The Ontario Government has recently made a change to the Ontario Statutory Accident Benefit Schedule (SABS) which would basically eliminate friends and family members of injured loved ones from being paid for their attendant care services after a motor vehicle accident. As of September 1, 2010, the definition of “incurred” in subsection 3(7)(e) of the SABS was changed to stop friends and family members from requesting payment for services provided to their loved ones after an accident, unless they proved they suffered an “economic loss” from providing these services. After this change, many insurers argued that the person providing the service should only qualify to be paid up to the amount of their economic loss, regardless of the extent of the services they provide.
This change, effective as of February 1, was made without consultation with accident victims and their advocates. This amendment will change the way that plaintiff’s personal injury lawyers operate, since previously, these lawyers have encouraged friends and family to provide care to their loved ones for many good reasons (i.e. the care provider’s interest in doing so, the injured person’s personal preference, limited money available to outsource these services, the quality service that would be provided, and the positive impact a loved one’s care would have on the injured person’s rehabilitation).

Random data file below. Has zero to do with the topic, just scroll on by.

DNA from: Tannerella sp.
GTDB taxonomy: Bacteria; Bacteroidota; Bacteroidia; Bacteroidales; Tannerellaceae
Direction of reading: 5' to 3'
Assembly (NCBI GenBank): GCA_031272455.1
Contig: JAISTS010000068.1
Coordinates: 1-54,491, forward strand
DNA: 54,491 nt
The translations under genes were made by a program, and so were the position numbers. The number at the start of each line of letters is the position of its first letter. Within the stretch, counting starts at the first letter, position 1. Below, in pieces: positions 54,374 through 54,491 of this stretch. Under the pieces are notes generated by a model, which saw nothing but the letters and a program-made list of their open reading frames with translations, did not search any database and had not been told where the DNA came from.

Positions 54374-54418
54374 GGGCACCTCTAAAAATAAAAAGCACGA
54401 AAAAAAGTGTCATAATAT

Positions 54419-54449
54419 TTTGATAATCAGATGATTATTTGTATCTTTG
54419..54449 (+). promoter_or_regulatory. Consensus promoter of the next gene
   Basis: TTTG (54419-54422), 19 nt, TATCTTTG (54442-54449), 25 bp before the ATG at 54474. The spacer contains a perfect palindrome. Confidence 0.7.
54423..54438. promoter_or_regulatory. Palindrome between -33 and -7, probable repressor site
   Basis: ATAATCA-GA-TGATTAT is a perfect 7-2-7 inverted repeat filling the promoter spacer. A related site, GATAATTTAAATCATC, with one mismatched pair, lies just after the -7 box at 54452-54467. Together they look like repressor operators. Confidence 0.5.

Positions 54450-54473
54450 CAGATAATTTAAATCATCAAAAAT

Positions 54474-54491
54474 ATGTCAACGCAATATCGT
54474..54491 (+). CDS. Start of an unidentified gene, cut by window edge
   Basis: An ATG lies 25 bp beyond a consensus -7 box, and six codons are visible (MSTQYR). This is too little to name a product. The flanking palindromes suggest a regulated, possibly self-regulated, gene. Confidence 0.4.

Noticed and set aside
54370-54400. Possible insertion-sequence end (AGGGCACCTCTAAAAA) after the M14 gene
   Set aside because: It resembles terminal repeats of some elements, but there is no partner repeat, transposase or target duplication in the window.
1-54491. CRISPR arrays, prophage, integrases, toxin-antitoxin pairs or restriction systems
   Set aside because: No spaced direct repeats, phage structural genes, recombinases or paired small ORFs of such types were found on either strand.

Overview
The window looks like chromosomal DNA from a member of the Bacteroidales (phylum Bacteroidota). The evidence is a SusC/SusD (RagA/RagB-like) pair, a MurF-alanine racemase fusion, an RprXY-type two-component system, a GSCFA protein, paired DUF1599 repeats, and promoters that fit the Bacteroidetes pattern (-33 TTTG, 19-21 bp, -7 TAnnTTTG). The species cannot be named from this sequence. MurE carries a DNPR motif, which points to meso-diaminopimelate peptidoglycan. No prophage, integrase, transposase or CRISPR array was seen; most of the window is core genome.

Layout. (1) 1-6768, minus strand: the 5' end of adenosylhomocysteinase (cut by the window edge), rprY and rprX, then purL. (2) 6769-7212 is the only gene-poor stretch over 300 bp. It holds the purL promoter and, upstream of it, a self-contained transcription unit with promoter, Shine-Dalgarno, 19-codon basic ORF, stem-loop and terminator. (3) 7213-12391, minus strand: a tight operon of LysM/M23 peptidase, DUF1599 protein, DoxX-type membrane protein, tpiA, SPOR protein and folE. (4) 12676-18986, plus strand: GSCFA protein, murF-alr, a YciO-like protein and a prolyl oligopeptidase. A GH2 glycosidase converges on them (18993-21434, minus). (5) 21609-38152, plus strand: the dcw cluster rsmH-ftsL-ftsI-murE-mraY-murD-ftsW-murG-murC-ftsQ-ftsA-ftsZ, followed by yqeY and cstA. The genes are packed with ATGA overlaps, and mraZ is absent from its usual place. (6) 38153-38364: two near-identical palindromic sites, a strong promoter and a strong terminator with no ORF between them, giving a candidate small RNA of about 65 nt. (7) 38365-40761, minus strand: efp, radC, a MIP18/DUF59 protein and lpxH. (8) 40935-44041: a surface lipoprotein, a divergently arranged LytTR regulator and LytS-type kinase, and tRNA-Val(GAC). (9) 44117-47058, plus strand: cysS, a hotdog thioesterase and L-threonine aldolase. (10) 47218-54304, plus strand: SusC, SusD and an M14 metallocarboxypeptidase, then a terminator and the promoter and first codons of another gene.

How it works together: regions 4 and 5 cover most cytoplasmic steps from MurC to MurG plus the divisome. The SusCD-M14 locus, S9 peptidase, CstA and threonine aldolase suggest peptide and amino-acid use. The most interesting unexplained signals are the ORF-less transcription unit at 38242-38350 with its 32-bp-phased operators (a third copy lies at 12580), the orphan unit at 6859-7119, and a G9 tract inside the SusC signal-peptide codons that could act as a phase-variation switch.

Now, loved ones have little hope of being reimbursed by the accident benefit insurer for their services. As a result, plaintiff’s personal injury lawyers will most likely have to recommend outsourcing attendant care services and hiring professionals to work within the low hourly rates restricted in the SABS. This result will be unfavourable to the plaintiff’s recovery and will also result in the family being required to pay the extra costs for paid care provided, causing even more stress. Even when significant economic loss can be clearly proven by the care provider, the accident benefit insurer will likely demand monthly updates by the care provider to document every dollar of missed income, which will lead to a frustrating and painful investigation on the economic loss. This legislative change is only related to attendant care benefits – not other benefits such as house-keeping and home maintenance.
To learn more about this, click the link below and go to pages 11 and 13.